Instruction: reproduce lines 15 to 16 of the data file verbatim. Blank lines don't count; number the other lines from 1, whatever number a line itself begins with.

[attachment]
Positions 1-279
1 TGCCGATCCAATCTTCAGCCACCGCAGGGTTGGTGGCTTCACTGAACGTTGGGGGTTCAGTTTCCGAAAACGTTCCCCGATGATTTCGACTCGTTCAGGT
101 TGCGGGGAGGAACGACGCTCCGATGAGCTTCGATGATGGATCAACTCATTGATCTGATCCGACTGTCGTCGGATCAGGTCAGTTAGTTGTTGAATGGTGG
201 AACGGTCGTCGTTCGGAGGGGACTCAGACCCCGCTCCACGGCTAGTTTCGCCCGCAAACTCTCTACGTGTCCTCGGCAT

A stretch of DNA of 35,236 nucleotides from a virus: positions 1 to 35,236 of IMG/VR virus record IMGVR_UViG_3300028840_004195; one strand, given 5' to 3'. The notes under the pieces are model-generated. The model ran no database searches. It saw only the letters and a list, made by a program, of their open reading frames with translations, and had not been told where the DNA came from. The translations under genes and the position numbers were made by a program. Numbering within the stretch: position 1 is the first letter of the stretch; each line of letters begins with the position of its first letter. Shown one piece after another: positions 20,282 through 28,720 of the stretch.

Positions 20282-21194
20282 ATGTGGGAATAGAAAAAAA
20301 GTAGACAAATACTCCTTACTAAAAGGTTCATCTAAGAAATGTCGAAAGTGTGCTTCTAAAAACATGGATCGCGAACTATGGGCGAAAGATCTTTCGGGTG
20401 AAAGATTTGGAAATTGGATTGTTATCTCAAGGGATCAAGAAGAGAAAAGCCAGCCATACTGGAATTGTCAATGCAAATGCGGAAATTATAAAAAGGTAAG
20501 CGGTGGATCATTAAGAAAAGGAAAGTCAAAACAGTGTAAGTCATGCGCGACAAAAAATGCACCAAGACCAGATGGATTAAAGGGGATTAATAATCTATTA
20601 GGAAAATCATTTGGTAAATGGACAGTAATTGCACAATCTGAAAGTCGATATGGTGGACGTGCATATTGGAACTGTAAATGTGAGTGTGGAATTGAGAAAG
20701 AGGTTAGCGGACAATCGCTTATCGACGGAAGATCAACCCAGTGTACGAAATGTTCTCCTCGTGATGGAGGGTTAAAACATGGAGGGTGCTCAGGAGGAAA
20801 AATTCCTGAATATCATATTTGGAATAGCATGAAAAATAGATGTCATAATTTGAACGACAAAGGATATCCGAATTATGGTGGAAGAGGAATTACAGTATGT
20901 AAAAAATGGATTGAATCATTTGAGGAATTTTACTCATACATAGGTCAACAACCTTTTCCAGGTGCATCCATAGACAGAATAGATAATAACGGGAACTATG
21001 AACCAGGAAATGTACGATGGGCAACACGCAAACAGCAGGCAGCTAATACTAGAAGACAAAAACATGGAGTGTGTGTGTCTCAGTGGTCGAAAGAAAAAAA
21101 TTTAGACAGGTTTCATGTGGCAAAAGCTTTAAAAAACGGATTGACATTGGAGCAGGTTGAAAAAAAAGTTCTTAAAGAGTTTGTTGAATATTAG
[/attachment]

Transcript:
21001 AACCAGGAAATGTACGATGGGCAACACGCAAACAGCAGGCAGCTAATACTAGAAGACAAAAACATGGAGTGTGTGTGTCTCAGTGGTCGAAAGAAAAAAA
21101 TTTAGACAGGTTTCATGTGGCAAAAGCTTTAAAAAACGGATTGACATTGGAGCAGGTTGAAAAAAAAGTTCTTAAAGAGTTTGTTGAATATTAG